Summers and Monroe County Circuit Judge Robert Irons issued a temporary stay last Tuesday to halt work being done on a Summers County property at a point where the Mountain Valley Pipeline (MVP) will enter the Greenbrier River in Pence Springs, according to an article in The Register-Herald.
The motion was brought before Irons by Greenbrier River Watershed Association, Indian Creek Watershed Association, property owner Ashby Berkley, and Ty and Susan Bouldin. Among concerns over due process, the petitioners have argued that the West Virginia Department of Environmental Protection (DEP) permit for the crossing is not in compliance with the Natural Streams Preservation Act.
Attorneys for both sides presented their arguments before Irons, beginning with Attorney Kevin Thompson, arguing for the petitioners, who stated that the stay was necessary because if not granted, the petitioners’ appeal would be worthless since the pipeline construction would be quickly completed and their concerns would not receive their due process.
Attorney Robert McLusky, who represented pipeline interests, argued that a delay in construction would push back the Greenbrier River crossing until next summer. He was supported by an attorney with DEP, who asked the judge to allow the construction to proceed.
Irons countered McLusky’s argument that a stay would automatically lead to a lengthy delay in the construction process, stating, “I have heard that before on cases involving the Mountain Valley Pipeline,” referring to his role in a Monroe case earlier this year involving two tree-sit protestors blocking construction on the pipeline on Peters Mountain.
“It was represented that there was a hard deadline,” but which was ultimately extended for a couple months. “It seems to me that these deadlines aren’t really set in stone on this particular project,” Irons said. He granted the stay in the case and scheduled the next hearing for 10 a.m. on Oct. 23 at the Summers County Courthouse.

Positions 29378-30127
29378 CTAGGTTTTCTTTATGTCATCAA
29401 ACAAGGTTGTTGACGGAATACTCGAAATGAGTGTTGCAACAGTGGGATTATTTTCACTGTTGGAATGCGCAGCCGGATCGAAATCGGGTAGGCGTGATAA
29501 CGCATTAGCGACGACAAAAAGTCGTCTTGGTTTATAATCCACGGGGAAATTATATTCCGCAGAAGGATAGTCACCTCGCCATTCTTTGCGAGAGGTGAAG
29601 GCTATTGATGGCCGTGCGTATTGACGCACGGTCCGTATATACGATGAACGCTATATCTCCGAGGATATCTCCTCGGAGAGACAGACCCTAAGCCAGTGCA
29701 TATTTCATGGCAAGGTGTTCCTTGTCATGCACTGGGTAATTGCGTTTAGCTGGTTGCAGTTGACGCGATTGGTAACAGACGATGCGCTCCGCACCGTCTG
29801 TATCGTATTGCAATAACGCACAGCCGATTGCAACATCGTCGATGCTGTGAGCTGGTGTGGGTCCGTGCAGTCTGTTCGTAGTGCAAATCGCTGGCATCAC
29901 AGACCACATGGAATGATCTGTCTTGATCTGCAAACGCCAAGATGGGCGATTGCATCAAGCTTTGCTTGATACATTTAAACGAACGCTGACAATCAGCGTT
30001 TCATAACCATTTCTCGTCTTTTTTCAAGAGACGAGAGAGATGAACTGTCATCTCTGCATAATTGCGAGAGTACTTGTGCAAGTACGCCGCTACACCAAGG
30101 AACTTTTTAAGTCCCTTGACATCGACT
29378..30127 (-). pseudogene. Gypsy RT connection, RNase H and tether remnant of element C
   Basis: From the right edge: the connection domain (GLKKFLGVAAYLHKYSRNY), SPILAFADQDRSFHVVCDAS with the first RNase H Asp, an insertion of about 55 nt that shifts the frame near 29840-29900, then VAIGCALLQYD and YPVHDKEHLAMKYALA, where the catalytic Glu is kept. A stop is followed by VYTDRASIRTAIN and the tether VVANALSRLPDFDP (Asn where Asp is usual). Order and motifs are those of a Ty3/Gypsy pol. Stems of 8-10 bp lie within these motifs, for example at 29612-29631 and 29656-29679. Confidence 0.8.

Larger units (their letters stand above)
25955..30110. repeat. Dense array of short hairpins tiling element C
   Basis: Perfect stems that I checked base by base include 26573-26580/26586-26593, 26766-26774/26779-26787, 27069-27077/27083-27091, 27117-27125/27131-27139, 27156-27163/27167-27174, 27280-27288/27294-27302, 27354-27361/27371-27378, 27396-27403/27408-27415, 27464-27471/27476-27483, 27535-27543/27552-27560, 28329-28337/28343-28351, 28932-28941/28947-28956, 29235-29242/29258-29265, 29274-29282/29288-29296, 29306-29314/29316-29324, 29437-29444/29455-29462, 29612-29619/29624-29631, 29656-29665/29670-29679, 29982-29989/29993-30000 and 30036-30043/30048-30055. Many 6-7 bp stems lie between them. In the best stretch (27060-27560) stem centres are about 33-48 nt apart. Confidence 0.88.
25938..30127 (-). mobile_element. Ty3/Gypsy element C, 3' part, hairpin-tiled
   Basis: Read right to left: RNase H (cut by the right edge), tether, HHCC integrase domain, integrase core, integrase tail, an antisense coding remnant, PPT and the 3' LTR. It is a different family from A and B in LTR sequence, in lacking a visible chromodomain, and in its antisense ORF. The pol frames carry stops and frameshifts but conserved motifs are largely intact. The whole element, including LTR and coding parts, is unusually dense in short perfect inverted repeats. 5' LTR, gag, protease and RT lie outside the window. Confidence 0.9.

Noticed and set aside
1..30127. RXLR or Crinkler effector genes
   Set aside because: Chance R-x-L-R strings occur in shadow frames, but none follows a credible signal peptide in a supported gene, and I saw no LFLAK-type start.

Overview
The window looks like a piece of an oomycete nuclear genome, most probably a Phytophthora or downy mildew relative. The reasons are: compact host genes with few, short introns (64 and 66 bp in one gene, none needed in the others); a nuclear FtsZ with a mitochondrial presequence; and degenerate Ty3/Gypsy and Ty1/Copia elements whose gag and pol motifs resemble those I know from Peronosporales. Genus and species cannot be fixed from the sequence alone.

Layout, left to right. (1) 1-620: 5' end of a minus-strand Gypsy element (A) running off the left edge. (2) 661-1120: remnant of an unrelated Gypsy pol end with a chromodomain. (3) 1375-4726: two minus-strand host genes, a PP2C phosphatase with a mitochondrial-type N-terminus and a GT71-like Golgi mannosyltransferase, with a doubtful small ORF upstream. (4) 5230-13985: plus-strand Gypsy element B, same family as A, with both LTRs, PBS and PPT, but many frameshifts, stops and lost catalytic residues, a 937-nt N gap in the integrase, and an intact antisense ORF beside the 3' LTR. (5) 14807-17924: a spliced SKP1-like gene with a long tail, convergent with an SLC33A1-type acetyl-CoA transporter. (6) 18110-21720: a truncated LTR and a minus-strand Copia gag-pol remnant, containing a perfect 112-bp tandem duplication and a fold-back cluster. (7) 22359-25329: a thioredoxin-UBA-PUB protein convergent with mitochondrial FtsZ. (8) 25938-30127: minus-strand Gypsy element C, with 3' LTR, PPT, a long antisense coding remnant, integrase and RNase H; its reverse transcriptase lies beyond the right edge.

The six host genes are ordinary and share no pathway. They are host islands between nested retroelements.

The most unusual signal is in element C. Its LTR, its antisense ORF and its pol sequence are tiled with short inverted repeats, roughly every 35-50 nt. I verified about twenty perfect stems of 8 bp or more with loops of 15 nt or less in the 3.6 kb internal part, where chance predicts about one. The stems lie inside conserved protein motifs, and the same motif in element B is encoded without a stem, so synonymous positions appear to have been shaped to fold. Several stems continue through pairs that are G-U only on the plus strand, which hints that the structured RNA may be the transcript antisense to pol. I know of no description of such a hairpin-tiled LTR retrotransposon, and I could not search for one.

While thankful for the stay, Pence Springs landowner Berkley said he has little hope of stopping construction across his land. The proposed path of the pipeline will effectively split his property in two. Berkley, who has been expecting construction to begin for the past two years, was alerted by his neighbors that MVP workers were cutting down trees on the riverside property on Monday. He said he was offered $23,000 for the property which used to contain campsites.
“Who the hell is going to come here and camp on top of a 42-inch pipeline,” the landowner said. “They’ve rendered my property absolutely useless.”
In addition to his personal concerns, Berkley is concerned about the potential environmental impact. The pipeline workers will have to cut trees that line the bank of the river to cross, where the soil is loam and could quickly erode. Berkley said that the DEP’s participation in the process had been nothing but “pathetic.” He said he could not even clear a creek bed on the property because of the Greenbrier River is included in the Natural Stream Preservation Act. But, Berkley said the DEP’s rules don’t seem to apply to the pipeline project.